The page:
19th Century US History

An Analysis of Abraham Lincolns first Inaugural Address



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Looming powerfully above a torm and shaky nation, Abraham Lincoln stood to give his inaugural speech after taking the oath and accepting the position of president in 1861. Lincoln took office seventy-two years after George Washington did, and inherited from his predecessor's a country close to erupting into one of the most gruesome and terrible of wars, fought on our very own soil. Abe Lincoln was a staunch and vocal opponent of slavery, and made it known throughout his entire career. In his first inaugural address, Lincoln made a futile attempt to assure to his fellow citizens that he did not take office solely for the purpose of abolishing it. In his address he states "I have no purpose, directly or indirectly, to interfere with the institution of slavery in the States where it exists. I believe I have no lawful right to do so, and I have no inclination to do so." With what ensued within weeks, this would have made 'Honest Abe' out to be far from his well known nickname.

This country was nearly ripped apart with the argument over slavery. The Civil War began when the Confederacy opened fire upon Fort Sumpter in Charleston. This was about a month and a half after Lincoln's address, where he proclaimed to the Southern States that "The government will not assail you. You can have no conflict, without yourselves the aggressors." This suggested to the hot-headed Southerners more than Lincoln admitted in his address. The States to the South were full of idea's of glory, with few aspirations to failure. Even if they had not initiated the fight, they would have still fought to the death as they ended up doing. A prime reason that he gave in the need to keep peace within the nation was that the States were of close physical proximity. A Civil War would prove to be more than destructive of everything that we then held so dear to our hearts.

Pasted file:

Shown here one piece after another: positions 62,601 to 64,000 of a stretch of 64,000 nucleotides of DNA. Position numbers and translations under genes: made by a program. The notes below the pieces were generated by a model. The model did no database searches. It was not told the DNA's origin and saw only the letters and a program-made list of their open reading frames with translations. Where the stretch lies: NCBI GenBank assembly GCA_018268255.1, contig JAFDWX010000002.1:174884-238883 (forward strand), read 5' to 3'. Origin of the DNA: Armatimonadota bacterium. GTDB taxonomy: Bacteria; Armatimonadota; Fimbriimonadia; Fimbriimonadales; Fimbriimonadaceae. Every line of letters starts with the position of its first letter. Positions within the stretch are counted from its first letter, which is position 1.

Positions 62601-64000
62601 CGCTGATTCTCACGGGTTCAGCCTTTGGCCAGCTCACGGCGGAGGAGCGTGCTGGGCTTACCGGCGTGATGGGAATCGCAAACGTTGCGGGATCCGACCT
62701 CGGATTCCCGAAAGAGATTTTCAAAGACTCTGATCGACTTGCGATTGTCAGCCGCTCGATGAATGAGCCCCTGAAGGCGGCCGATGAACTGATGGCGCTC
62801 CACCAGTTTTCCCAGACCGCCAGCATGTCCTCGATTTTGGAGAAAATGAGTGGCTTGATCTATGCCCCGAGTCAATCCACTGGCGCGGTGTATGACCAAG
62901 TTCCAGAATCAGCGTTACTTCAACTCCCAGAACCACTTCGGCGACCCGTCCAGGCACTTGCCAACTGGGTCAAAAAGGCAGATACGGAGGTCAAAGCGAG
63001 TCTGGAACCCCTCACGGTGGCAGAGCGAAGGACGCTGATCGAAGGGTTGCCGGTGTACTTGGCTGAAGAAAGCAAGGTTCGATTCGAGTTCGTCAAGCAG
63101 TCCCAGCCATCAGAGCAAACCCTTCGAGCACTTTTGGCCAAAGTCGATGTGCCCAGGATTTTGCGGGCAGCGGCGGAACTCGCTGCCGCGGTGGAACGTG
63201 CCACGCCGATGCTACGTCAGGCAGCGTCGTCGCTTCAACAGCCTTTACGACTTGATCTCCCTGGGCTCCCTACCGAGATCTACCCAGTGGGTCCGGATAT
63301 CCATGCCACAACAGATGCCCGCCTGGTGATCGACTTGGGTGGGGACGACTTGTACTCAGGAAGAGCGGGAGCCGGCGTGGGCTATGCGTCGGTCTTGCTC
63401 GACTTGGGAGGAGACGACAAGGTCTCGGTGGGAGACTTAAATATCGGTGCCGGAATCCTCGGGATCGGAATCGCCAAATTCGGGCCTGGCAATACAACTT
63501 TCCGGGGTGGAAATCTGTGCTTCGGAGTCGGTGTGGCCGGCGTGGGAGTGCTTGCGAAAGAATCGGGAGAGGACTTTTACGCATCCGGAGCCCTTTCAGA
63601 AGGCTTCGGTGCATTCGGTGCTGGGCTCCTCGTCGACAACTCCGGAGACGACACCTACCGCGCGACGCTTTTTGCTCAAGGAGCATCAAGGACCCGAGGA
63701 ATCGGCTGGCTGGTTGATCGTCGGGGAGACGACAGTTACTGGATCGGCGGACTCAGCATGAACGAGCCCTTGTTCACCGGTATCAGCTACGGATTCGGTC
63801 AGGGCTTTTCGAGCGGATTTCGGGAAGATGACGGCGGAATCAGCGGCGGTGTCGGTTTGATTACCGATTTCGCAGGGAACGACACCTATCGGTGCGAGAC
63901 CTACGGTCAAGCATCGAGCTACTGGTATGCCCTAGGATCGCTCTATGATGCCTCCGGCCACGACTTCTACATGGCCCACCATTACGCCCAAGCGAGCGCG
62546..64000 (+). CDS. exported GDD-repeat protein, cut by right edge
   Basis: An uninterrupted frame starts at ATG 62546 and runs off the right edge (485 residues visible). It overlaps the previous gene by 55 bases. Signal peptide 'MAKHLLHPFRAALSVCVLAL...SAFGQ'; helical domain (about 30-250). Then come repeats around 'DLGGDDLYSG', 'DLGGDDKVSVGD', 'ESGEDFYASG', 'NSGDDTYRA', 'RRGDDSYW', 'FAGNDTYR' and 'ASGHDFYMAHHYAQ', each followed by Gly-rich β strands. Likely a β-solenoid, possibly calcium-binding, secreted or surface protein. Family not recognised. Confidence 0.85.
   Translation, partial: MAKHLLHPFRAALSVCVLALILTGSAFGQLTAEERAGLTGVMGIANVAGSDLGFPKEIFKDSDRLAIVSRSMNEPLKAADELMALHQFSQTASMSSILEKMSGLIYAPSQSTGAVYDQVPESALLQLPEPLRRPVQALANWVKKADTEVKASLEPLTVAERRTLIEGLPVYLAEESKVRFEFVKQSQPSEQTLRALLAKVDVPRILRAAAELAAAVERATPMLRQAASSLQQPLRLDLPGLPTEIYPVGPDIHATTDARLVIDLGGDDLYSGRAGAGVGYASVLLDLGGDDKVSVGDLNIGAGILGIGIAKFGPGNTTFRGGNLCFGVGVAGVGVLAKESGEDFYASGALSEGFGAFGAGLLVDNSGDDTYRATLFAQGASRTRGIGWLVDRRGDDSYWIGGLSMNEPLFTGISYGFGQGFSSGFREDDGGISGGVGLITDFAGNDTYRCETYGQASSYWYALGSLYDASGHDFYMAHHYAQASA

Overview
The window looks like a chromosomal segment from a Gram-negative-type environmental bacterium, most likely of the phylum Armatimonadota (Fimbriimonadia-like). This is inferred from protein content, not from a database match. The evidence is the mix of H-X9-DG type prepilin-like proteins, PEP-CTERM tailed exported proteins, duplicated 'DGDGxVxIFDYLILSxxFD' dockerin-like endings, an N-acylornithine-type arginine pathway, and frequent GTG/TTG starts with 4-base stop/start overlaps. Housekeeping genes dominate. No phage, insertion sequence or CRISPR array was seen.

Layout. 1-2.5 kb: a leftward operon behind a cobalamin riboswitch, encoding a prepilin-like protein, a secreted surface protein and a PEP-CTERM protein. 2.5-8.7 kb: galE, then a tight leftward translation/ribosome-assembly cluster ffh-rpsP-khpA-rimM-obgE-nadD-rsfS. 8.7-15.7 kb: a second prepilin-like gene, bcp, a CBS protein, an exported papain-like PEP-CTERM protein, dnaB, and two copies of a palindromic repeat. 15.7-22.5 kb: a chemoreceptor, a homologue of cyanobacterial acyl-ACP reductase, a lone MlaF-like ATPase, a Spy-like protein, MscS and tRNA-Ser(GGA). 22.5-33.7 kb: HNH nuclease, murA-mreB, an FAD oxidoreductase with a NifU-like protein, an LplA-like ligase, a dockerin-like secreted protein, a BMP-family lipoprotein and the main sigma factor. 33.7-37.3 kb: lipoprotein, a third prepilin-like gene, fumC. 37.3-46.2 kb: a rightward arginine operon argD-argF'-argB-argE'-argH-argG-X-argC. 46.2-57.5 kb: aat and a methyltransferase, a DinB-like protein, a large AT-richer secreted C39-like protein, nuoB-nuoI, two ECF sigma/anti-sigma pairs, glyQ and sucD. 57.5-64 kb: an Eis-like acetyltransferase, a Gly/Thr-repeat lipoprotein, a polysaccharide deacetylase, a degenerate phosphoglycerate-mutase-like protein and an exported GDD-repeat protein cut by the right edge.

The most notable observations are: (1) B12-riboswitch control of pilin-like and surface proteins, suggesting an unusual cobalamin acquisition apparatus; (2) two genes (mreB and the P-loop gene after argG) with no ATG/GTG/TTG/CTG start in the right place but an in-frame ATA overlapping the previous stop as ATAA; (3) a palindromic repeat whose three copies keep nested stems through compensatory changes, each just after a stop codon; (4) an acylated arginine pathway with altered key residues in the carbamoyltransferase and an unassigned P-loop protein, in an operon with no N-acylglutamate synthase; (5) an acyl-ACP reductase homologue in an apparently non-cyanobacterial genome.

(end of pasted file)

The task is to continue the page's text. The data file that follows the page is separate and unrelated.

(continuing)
After the open fire, President Lincoln called for over 75,000 troops to defend the Union, and immediately limited the trade and supplies of the Southern territories. In the speech, Lincoln made it clear that any State that succeeded from the Union would be made immediately into an enemy. His plan was genius; insult the intelligience and the pride of the Southernors so that they would be the war instigators and therefore the reason for the fall of our country. If instead Lincoln had proclaimed in his speech that he had every intention of working with his own cabinet to eventually abolish slavery, a war would still have ensued, but instead of it being the fault of the hot-headed South, it would have been his fault.

Lincoln also stated in the third paragraph of the inaugural address "Apprehension seems to exist among the people of the Southern States that by the accession of the Republican Administration their property and their peace and personal security security are to be endangered." It seems that the Southernors had absolutely every right to know that they would be in a position to defend themselves in time. Lincoln's words suggest that he has no intention of endangering any lifestyle of any human being. This was not so, though, and seemed to be no intention of Mr. Lincoln to begin with. He went on to state, "There has never been any reasonable cause for such apprehension." In this it suggests that the Confederacy and the Union had known no qualms in the past, which was compeletely untrue.

The statement "The power confided in me will be used to hold, occupy, and possess the property and places belonging to the Government and to collect the duties and imposts; but beyond what may be necessary for these objects, there will be no invasion, no using of force against or among the people anywhere." While this is an ideal thought, it did not ring true, making the President sound as if he lied. Indeed, he did lie- to a certain extent. He used his brilliance to abolish slavery, and to do so in a way where he himself would not be at any fault, yet remain a saviour.

The end of the speech, though was beautiful, and I think speaks for itself, and a bit about Lincoln's character, and so I too will close with the melodic thoughts that Abe intended for the nation to behold. "I am loathe to close. We are not enemies, but friends. We must not be enemies. Though passion may have strained it must not break our bonds of affection. The mystic chords of memory, stretching from every battlefield and patriot grave to every living heart and hearthstone all over this broad land, will yet swell the chorus of the Union, when again touched, as surely as they will be, by the better angels of our natures."

works cited;
~'Presidents; All You Need to Know', by Carter Smith.

More about this author: Shawna Blake

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